56 A WHOLE HOLIDAY.enjoyed himself, I verily believe, as muchas is possible for a free, happy, eager boy;and that is saying a great deal. Of courseI caught the infection from him, finding afresh delight in my ordinary amusementsthrough having a companion to share them;and, truly, a merrier boat's crew than wemade on that whole holiday morning couldnot have been found.Aleck's love for the sea was an absorbingpassion; and it quite amused me to hear allthe questions he kept putting to old George-as, for instance, how old he was when he wentto sea; how long before he went up the mast;how they reefed the top-sails in his vessel, andwhich of the ship's company did it in a gale;t-ogether with many other inquiries, showing adegree of technical knowledge that perfectlyoverwhelmed me, and which, he explained tous, was extracted from "The Cadet's Manual,"and a big book on "The Art of Navigation"which they had at home.I almost wished my cousin did not knowquite so much; it made me feel as thoughthe ten months were a longer and moreimportant period than I had admitted to
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A WHOLE HOLIDAY. 57myself. But it was a relief, when the oarswere called into action on our way in, to findthat he could not row, whereas I had handledan oar almost as soon as I gave up a rattle;and, as I showed off my best feathering, Ifelt we were equal again." How is it you can't row, sir, when youknow so much about it?" asked Groves."Why, there are only streams and theriver at my home in Scotland," explainedAleck. "We're up amongst the hills, youknow. I have often fished, but I've scarcelyever been in a boat before, except when we'vebeen travelling; and then it was going outto the steamer, and I mightn't do anythingbut sit still. It was famous, though, in thesteamer," continued Aleck, kindling with therecollection of his journey. "I went down,and saw how the engine worked; and helpedthe man at the wheel; and learned about thecompass-at least, I knew the points before,but it was different seeing how to steer by it.Only I liked the stoker the best. I had justgone down again with him to the engine-room, to see the engine stopped, and pulledoff my jacket because it was so hot; and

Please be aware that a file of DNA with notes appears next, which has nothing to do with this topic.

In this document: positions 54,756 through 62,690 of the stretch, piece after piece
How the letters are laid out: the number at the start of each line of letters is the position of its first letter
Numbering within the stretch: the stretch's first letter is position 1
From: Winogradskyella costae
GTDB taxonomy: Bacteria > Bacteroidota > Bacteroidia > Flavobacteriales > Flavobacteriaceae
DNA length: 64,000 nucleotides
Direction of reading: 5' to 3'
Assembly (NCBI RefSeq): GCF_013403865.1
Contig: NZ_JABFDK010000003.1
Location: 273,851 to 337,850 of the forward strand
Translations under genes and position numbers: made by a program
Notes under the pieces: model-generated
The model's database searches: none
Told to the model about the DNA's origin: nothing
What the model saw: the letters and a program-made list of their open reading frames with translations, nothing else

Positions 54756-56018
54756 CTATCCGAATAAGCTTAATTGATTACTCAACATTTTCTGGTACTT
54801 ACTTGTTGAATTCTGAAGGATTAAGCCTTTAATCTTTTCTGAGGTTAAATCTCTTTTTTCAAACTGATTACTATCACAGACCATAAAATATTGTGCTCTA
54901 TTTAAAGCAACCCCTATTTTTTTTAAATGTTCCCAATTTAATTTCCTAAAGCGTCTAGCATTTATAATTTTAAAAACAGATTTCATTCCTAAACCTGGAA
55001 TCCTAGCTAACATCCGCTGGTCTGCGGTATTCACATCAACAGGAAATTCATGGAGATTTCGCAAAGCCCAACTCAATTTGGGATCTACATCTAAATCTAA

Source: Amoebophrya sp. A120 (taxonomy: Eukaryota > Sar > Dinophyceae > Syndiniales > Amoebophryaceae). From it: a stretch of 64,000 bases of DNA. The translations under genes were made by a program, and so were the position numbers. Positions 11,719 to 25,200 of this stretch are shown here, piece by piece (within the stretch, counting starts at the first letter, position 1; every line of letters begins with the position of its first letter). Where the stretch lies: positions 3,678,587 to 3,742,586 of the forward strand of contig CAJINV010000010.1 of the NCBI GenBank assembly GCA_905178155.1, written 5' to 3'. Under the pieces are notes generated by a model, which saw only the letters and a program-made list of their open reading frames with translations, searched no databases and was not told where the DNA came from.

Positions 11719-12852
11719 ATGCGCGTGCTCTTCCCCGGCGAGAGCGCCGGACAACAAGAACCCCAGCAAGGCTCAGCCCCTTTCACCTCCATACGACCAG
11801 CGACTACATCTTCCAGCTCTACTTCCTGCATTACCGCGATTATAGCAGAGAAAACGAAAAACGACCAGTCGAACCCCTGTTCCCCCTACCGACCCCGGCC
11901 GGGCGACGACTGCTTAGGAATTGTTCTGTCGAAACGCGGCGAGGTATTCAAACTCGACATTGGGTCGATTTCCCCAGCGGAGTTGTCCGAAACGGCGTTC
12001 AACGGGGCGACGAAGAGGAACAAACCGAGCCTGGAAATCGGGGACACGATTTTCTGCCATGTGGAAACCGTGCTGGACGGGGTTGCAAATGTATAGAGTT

58 A WHOLE HOLIDAY.then the steam was let off, and made such anoise! Just when there was all the noiseof the steam, I heard somebody shouting myname, and calling so loudly to me that I ranup to the deck at once. I had quite for-gotten about not having my jacket on, and Ibelieve my face had got blacked-it was, Iknow, when we got on shore. Everybodylaughed at me; only mamma was poorly andfrightened-she thought I had tumbled over-board. I suppose I oughtn't to have gonedown just then, for that was the place wherewe were to go on shore," Aleck' added, some-what thoughtfully, remembering how verywhite was the face to which his ownblackened one had been pressed.By this time we were re-entering the Cove."You'll only be just in time for yourdinner, young gentlemen," said George, aswe drew in towards the landing-place; "Ireckon it won't come a minute before you'reready for it."" You'll teach me to row, will you not, assoon as possible?" said my cousin, as weparted. "I should like to begin at once,please."
A WHOLE HOLIDAY. 59"So soon as you like, sir. Master Willie,you mustn't be long in. bringing down yourcousin."Thus saying, Groves took his way to thelodge, and Aleck and I clambered quickly upthe Zig-zag, reaching home in time to appear,with smooth hair, and rosy cheeks, and keenappetites, at the luncheon-table.Aleck was in wild spirits, and confided tome that he didn't think he had ever enjoyedhimself so much before.
CHAPTER IV.THE RIDE TO STAVEMOOR.SMONTH after Aleck's arrival atBraycombe, it seemed so perfectlynatural to have him with us-hehad fitted so completely into theposition of companion, play-fellow,school-fellow, brother-that I could scarcelyfancy how it felt before he came.My uncle and aunt had left us after afortnight's visit, and were now on the Conti-nent. The parting was hard work-harder,I fancy, to them than to him, for boys soonget over trouble, whereas it was plain to seein my aunt's wistful eyes that it was a soretrial to her to leave her child behind. Ibelieve that she did not anticipate, in assanguine a spirit as did her husband, thehappy meeting again that was talked of forthe spring, after a winter in Madeira,